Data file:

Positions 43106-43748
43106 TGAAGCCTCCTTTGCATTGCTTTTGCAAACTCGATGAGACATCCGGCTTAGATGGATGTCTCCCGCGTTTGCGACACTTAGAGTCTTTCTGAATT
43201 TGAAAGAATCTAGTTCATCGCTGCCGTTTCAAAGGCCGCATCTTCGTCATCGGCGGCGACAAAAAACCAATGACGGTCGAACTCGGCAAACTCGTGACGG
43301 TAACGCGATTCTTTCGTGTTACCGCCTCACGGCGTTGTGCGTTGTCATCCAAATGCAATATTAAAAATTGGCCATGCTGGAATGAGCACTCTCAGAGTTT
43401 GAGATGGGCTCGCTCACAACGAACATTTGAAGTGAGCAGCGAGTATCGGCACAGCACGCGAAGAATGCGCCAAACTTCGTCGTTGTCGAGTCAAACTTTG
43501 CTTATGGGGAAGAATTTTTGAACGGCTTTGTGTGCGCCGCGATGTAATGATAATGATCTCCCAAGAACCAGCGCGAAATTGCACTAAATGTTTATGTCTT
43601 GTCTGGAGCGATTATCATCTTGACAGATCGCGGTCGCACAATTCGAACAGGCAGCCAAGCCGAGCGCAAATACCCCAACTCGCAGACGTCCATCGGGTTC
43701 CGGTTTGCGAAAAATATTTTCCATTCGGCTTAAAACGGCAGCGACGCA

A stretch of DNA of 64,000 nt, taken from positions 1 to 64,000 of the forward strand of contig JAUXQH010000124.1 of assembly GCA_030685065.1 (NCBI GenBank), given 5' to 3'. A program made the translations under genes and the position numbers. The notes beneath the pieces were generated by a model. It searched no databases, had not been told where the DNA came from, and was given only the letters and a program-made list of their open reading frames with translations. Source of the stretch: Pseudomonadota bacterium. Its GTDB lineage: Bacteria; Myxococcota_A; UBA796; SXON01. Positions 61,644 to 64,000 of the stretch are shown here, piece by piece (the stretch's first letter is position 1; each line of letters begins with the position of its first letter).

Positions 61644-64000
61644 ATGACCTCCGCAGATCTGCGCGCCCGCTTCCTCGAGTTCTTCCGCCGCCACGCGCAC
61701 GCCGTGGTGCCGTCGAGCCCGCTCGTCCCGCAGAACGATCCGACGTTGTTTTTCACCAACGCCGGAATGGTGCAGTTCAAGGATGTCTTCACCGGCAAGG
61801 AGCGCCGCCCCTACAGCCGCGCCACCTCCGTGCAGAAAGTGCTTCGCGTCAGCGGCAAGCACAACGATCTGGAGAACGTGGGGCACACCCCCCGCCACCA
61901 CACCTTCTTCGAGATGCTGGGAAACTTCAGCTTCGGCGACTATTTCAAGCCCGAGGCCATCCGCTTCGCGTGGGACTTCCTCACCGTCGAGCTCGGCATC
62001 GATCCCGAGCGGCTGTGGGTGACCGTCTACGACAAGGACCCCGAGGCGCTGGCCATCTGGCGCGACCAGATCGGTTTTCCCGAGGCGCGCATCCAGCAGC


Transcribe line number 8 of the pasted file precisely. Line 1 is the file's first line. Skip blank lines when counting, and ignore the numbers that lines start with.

43701 CGGTTTGCGAAAAATATTTTCCATTCGGCTTAAAACGGCAGCGACGCA